Let’s move on to February 1991 and a song I instantly fell in love with when I heard it for the first time back in Germany: Walking in Memphis, the biggest hit for American singer-songwriter Marc Cohn, off his eponymous debut album. The tune was also released separately as the album’s first single in March of the same year. Cohn’s signature song reached high positions on various U.S. charts, including no. 7 on Billboard’s Mainstream Rock and no. 13 on the Hot 100. The single also did well on mainstream charts elsewhere, including Canada (no. 3), Australia (no. 11), the UK (no. 22) and Germany (no. 25). This was pretty much mirrored by the performance of the album, for which Cohn won the 1992 Grammy Award for Best New Artist. He has since released five additional albums, which charted as well but could not match the success of the debut. After taking a break between 1998 and 2004, Cohn remains active to this day. In August 2005, he cheated death when he was shot in the head during an attempted car-jacking in Denver, Colo. Sadly, these types of incidents and even much worse happen in the U.S. all the time, yet nothing ever seems to change!

Cream/Sunshine of Your Love

Time to pay a visit to the ’60s and what may well be called the ultimate British supergroup: Cream. During their short career of less than two and a half years, the power trio of bassist Jack Bruce, guitarist Eric Clapton and drummer Ginger Baker recorded four albums featuring some of the best blues rock, psychedelic rock and acid rock coming out of the UK during that time period. Sunshine of Your Love, credited to Bruce, Clapton and lyricist Pete Brown, began as a bass riff Bruce came up with after he had attended a concert by the Jimi Hendrix Experience in London in January 1967. The tune first appeared on Cream’s sophomore studio album Disraeli Gears in November 1967. It was subsequently released as a single in the U.S. and the UK in December 1967 and September 1968, respectively. Two months after the UK single had come out Cream dissolved. Given the bad fights between Bruce and Baker, which also turned physical, it’s a miracle they lasted that long and nobody was killed.

Dire Straits/Brothers In Arms

Our next stop is May 1985, which saw the release of Dire Straits’ second-to-final album Brothers In Arms. I still well remember when it came out, in part because it was among the first all-digitally recorded albums and sounded absolutely amazing. I guess it’s fair to say Brothers In Arms is best known for Money For Nothing, which became the British group’s most commercially successful single. While it’s certainly a good tune, I feel it was heavily over-exposed on the radio. I also think there’s more to the album than its mega-hit. One of the tunes I’ve always liked is the title track. Like Money For Nothing, it was written by Mark Knopfler, though Sting who provided the falsetto vocals also received a writing credit for Money For Nothing. Brothers In Arms also appeared separately as a single, but it didn’t match the other tune’s chart performance. It came very close in New Zealand where it peaked at no. 5, just one spot below Money For Nothing.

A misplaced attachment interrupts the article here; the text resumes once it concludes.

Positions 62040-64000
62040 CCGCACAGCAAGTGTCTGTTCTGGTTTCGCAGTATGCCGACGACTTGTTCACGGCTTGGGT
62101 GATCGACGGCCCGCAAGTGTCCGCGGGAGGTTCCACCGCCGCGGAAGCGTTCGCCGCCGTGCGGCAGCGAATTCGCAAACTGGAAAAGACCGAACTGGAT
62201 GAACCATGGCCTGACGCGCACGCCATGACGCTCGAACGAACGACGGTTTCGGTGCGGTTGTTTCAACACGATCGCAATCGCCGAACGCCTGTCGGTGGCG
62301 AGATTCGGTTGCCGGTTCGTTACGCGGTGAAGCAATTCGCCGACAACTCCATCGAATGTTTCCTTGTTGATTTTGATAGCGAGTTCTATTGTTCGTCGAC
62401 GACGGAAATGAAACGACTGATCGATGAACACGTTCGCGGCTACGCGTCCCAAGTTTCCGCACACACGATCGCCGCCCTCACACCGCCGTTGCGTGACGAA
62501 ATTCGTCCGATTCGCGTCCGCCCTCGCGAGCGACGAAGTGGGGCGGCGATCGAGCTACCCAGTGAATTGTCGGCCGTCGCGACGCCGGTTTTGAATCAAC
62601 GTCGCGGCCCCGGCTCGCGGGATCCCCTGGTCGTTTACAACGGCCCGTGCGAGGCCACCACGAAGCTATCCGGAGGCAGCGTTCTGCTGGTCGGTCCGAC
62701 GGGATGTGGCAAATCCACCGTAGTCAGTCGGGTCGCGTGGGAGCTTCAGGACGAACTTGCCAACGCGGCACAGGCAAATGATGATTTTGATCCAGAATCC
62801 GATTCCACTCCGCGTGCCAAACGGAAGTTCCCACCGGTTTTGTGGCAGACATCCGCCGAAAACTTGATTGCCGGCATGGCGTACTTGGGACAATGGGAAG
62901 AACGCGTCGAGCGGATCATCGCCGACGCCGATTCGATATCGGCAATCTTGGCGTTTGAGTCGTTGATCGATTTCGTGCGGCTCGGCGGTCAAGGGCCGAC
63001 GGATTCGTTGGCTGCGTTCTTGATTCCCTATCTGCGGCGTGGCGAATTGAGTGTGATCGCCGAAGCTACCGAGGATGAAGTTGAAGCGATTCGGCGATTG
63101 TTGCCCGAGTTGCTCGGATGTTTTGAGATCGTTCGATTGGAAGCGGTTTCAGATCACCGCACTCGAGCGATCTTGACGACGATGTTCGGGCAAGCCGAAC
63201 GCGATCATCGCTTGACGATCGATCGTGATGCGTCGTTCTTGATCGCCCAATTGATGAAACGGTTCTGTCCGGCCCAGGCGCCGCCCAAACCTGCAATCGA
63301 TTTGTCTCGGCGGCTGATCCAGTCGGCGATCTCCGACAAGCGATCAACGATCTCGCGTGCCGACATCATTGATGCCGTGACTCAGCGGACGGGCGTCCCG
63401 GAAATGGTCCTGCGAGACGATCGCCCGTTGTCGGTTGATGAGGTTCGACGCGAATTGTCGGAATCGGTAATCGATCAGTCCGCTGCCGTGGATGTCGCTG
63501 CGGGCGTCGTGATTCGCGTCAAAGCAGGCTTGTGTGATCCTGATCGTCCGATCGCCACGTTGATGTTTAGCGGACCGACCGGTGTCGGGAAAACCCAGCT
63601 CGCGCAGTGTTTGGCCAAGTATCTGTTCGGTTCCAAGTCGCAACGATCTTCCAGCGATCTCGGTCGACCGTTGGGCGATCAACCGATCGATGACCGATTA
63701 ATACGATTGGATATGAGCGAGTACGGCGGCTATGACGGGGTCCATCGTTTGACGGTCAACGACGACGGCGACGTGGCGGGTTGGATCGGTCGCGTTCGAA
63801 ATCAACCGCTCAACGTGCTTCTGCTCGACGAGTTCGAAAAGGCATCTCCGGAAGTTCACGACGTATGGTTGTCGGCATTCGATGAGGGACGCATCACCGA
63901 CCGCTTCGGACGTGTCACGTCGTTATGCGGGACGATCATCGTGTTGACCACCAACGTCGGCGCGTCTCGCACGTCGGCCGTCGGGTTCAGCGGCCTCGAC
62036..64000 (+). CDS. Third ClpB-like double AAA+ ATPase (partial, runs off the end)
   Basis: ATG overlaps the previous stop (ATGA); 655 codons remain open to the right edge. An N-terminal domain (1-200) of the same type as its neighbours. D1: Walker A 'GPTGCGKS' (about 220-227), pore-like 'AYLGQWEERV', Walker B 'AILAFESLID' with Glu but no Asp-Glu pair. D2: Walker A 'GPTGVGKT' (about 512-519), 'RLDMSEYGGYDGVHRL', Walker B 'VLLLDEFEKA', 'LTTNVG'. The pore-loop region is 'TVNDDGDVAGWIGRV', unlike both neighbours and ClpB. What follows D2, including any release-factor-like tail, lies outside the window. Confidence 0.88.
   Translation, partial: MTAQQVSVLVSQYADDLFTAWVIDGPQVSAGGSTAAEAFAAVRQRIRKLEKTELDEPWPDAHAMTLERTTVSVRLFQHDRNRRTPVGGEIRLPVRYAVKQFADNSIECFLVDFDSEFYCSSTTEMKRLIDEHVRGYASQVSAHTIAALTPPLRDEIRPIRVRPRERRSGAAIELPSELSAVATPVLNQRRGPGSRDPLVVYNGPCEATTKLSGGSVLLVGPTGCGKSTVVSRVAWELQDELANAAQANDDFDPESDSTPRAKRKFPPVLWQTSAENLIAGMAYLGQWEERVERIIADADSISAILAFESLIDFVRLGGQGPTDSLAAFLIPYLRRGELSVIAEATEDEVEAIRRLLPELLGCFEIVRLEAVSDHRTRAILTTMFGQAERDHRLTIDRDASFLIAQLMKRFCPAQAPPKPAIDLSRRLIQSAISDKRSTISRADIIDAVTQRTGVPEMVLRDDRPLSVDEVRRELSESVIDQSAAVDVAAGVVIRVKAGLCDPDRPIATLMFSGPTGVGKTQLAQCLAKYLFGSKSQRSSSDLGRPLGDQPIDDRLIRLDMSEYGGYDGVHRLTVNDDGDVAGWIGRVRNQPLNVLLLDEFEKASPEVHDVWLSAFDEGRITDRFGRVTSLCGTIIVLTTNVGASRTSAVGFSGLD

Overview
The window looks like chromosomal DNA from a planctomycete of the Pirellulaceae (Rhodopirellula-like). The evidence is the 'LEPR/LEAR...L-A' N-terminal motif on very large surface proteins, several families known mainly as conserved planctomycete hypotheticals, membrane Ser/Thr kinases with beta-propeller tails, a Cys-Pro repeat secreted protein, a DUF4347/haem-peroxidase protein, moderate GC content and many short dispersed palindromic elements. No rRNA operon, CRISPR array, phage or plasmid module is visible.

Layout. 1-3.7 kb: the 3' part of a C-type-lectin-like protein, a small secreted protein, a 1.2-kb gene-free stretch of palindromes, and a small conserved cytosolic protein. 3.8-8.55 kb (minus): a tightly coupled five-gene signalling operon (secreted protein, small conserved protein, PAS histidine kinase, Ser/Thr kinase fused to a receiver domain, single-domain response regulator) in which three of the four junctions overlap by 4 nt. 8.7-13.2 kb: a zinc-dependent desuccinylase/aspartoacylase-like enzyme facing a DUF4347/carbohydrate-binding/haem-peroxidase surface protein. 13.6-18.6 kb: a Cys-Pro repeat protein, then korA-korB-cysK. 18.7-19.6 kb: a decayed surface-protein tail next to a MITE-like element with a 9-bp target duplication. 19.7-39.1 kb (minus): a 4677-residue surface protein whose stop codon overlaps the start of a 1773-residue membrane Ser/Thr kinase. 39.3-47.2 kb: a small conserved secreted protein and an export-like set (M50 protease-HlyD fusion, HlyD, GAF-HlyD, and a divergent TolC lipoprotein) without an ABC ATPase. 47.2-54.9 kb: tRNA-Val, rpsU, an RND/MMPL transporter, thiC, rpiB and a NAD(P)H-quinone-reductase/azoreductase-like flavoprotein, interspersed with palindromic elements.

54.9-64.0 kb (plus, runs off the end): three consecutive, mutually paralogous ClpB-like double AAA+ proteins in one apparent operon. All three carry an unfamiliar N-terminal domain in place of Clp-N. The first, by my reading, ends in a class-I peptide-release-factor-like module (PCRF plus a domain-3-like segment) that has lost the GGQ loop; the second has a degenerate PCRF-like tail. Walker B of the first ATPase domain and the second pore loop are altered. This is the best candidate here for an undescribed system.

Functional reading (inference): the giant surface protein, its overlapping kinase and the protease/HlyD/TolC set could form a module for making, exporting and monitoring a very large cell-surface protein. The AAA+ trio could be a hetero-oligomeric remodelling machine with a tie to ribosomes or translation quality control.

Chuck Berry/Johnny B. Goode

Let’s speed things up a few notches with one of my all-time favorite classic rock & roll songs. In order to do that we shall travel back to March 1958 when Chuck Berry first released Johnny B. Goode as a single. Written by Berry, it became one of his best-known tunes, though amazingly it didn’t reach the top of any chart – really mind-boggling from today’s perspective! But it came close in the U.S. where it peaked at no. 2 on Billboard’s Hot Rhythm & Blues Singles chart. It also climbed to no. 8 on the mainstream pop chart. Johnny B. Goode was also included on Berry’s third studio album Chuck Berry Is On Top, together with other classics like Carol, Maybellene, Little Queenie and Roll Over Beethoven. While Berry didn’t invent rock & roll, it’s fair to say rock & roll wouldn’t have been the same without him.

CVC/Hail Mary

And once again another music journey is reaching its final destination. For this pick, we jump back to the present and a band I had not heard of before until a few weeks ago: CVC, which NME in this review describes as a Welsh psych-rock band. Also known as Church Village Collective, they were founded three years ago. It amazes me time and again how music groups have websites that don’t provide any background whatsoever! At least there’s a Spotify profile, which notes the six-piece named themselves “after the sleepy Welsh town they come from” and “are influenced by Snoop Dogg, Crosby, Stills & Nash, Super Furry Animals and Red Hot Chili Peppers.” CVC are Francesco Orsi (vocals), David Bassey (guitar, vocals), Elliot Bradfield (guitar, vocals), Daniel ‘Nanial’ Jones (keyboards), Ben Thorne (bass) and Tom Fry (drums). This brings me to Hail Mary, a nice tune from the band’s full-length debut album Get Real.